70 years ago, the Constitution of India segregated the powers of the central government and the states, providing a list of subjects on which the centre, the states, and both the centre and states could make laws.
Matters of state importance, such as public health, tourism, trade, entertainment, amongst others, were kept within state government’s jurisdiction. Thus, local businesses in the state followed the state laws to carry on their operations.
This segregation worked perfectly till the digital medium disrupted the brick and mortar world. In pre-ecommerce times, businesses complied with the laws of the State in which they were physically present, either directly or through their agents or distributors.
The advent of a platform economy has turned business models on their head. Sellers and buyers in different States are getting connected. These platforms are intermediaries who facilitate the sale and purchase of goods and services. They do not own the transacted goods or services themselves. Being intermediaries, such platforms are regulated by the Information Technology Act, which is a central law. However, there seems to be a growing trend where States are trying to impose compliances on these platforms.
One example is Karnataka, which has a legacy with app-based cab booking platforms. Karnataka enacted laws to regulate such platform and has, at times, even placed a ban on their operation, or declared some of their services illegal under local law.
Take another example. It pertains to the amendment to Tourism law in the State of Goa. Goa proposes to regulate online service providers a.k.a e-commerce platforms by mandating them to register in the state, make them responsible for quality standards, safety etc. Such state-wise compliances create hurdles in ease of doing business in India for these platforms. Operating in states which impose onerous obligations may result in loss of business interest by platforms in the relevant state, ultimately affecting state fiscal and consumers.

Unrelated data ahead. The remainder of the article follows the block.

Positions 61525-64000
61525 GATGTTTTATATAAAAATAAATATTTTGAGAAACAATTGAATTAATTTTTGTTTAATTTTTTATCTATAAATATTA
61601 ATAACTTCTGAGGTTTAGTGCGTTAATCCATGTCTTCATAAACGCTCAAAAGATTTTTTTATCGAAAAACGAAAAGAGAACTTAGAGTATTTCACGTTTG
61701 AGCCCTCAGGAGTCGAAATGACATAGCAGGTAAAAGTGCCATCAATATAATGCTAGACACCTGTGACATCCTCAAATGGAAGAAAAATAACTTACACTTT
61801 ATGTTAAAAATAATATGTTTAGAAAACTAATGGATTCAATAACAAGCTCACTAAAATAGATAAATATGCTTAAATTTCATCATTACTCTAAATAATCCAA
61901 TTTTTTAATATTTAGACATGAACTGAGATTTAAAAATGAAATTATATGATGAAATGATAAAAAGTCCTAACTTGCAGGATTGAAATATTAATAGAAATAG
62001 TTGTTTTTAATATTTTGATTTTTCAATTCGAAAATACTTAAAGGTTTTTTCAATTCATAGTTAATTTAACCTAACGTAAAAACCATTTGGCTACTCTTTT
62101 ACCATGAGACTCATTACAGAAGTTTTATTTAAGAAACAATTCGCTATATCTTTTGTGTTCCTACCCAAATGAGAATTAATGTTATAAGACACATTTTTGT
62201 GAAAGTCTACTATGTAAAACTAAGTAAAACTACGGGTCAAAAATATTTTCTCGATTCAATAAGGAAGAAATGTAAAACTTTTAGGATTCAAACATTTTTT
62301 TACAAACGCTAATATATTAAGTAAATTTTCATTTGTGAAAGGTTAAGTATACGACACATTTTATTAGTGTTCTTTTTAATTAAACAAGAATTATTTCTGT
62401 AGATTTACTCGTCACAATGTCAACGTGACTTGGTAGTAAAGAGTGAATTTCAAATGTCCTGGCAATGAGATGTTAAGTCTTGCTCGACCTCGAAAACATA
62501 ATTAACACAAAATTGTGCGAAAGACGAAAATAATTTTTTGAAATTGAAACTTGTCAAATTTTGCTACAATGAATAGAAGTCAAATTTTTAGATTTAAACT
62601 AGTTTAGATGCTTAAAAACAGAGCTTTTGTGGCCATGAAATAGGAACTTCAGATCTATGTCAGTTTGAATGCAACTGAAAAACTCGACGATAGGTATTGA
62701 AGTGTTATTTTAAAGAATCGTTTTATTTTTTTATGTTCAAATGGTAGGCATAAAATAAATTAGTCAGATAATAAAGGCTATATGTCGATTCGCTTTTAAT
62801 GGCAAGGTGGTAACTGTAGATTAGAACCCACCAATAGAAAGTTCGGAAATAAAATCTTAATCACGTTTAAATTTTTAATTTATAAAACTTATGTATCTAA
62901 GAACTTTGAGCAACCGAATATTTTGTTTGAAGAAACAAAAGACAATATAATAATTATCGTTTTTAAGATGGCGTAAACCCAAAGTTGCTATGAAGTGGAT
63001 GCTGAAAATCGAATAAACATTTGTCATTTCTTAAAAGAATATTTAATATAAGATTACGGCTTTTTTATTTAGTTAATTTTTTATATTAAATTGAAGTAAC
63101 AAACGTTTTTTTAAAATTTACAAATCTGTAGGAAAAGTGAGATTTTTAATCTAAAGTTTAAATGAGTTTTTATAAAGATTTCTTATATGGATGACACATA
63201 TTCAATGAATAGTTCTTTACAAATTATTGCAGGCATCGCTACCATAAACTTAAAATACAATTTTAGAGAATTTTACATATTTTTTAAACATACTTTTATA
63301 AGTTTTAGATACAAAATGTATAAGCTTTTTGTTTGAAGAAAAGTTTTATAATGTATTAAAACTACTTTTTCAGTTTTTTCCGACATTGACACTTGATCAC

Another issue arises from conflicting court orders. At one point in time, the Madras High Court had banned the online sales of medicine through e-pharmacies altogether — a judgement that was later reversed.
In another case, the Delhi High Court prohibited online sales of medicines without a valid license. Whether or not the Delhi High Court order also operates in other States is not clear. In this case, the relevant law is the Drugs and Cosmetics Act, 1940, which is a central law but is applied differently by different State High Courts.
The next issue that arises is for businesses (not platforms) which are online but have to comply with state-specific laws. Skill gaming websites, for instance, are subjected to state-specific laws. To illustrate, though rummy has been declared as a game of skill, at present the same is prohibited in Telangana.
On the tax side, the recent constitutional amendment at the time of introduction of GST did not properly clarify one issue. When the local bodies were allowed to retain their ability to tax entertainment, it should have been clarified that the same should not apply to digital businesses as well. Some local bodies in Madhya Pradesh are seeking to impose entertainment tax on digital businesses, leading to administrative and implementation hassles.
The bottom line is that different state laws, and their varying interpretations and enforcements are creating confounding uncertainties for digital businesses.
A new-ecommerce policy is around the corner. Ease of doing business for e-commerce platforms should be at the fore of it. The ideal situation would be to have all digital businesses governed only by central law. But that may require Constitutional amendments. In the meantime, a mechanism should be envisaged in the policy to enable centre and state governments to formulate uniform policies across the country for e-commerce platforms, irrespective of the matter being a state subject. This will help in shaping the role of the government as a facilitator and give further boost to e-commerce in India.